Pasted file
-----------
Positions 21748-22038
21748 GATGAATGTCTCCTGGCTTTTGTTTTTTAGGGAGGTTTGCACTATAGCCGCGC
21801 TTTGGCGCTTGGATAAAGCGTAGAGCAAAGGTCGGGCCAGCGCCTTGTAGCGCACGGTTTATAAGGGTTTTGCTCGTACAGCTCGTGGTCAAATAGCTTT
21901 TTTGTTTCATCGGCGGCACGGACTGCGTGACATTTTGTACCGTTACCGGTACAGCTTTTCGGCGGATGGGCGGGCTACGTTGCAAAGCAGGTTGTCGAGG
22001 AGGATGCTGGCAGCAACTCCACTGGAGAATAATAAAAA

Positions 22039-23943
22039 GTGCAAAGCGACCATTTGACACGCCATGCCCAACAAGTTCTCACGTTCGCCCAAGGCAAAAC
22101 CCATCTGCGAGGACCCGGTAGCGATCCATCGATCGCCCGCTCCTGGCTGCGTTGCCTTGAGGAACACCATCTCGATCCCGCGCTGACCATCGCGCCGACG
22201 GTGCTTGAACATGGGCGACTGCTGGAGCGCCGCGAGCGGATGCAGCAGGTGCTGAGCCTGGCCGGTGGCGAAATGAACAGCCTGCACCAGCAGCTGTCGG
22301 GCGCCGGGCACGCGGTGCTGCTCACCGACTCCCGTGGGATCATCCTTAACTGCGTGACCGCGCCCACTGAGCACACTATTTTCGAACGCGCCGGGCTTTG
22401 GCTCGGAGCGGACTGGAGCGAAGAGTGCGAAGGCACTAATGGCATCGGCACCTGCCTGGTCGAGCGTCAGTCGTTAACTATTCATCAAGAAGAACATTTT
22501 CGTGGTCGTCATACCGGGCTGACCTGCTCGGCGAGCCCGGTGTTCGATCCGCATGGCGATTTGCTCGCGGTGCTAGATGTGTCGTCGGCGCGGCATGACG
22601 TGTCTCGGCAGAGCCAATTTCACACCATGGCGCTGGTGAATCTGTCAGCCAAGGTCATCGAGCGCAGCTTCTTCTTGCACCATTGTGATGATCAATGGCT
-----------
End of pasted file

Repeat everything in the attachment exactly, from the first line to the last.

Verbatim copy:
Positions 21748-22038
21748 GATGAATGTCTCCTGGCTTTTGTTTTTTAGGGAGGTTTGCACTATAGCCGCGC
21801 TTTGGCGCTTGGATAAAGCGTAGAGCAAAGGTCGGGCCAGCGCCTTGTAGCGCACGGTTTATAAGGGTTTTGCTCGTACAGCTCGTGGTCAAATAGCTTT
21901 TTTGTTTCATCGGCGGCACGGACTGCGTGACATTTTGTACCGTTACCGGTACAGCTTTTCGGCGGATGGGCGGGCTACGTTGCAAAGCAGGTTGTCGAGG
22001 AGGATGCTGGCAGCAACTCCACTGGAGAATAATAAAAA

Positions 22039-23943
22039 GTGCAAAGCGACCATTTGACACGCCATGCCCAACAAGTTCTCACGTTCGCCCAAGGCAAAAC
22101 CCATCTGCGAGGACCCGGTAGCGATCCATCGATCGCCCGCTCCTGGCTGCGTTGCCTTGAGGAACACCATCTCGATCCCGCGCTGACCATCGCGCCGACG
22201 GTGCTTGAACATGGGCGACTGCTGGAGCGCCGCGAGCGGATGCAGCAGGTGCTGAGCCTGGCCGGTGGCGAAATGAACAGCCTGCACCAGCAGCTGTCGG
22301 GCGCCGGGCACGCGGTGCTGCTCACCGACTCCCGTGGGATCATCCTTAACTGCGTGACCGCGCCCACTGAGCACACTATTTTCGAACGCGCCGGGCTTTG
22401 GCTCGGAGCGGACTGGAGCGAAGAGTGCGAAGGCACTAATGGCATCGGCACCTGCCTGGTCGAGCGTCAGTCGTTAACTATTCATCAAGAAGAACATTTT
22501 CGTGGTCGTCATACCGGGCTGACCTGCTCGGCGAGCCCGGTGTTCGATCCGCATGGCGATTTGCTCGCGGTGCTAGATGTGTCGTCGGCGCGGCATGACG
22601 TGTCTCGGCAGAGCCAATTTCACACCATGGCGCTGGTGAATCTGTCAGCCAAGGTCATCGAGCGCAGCTTCTTCTTGCACCATTGTGATGATCAATGGCT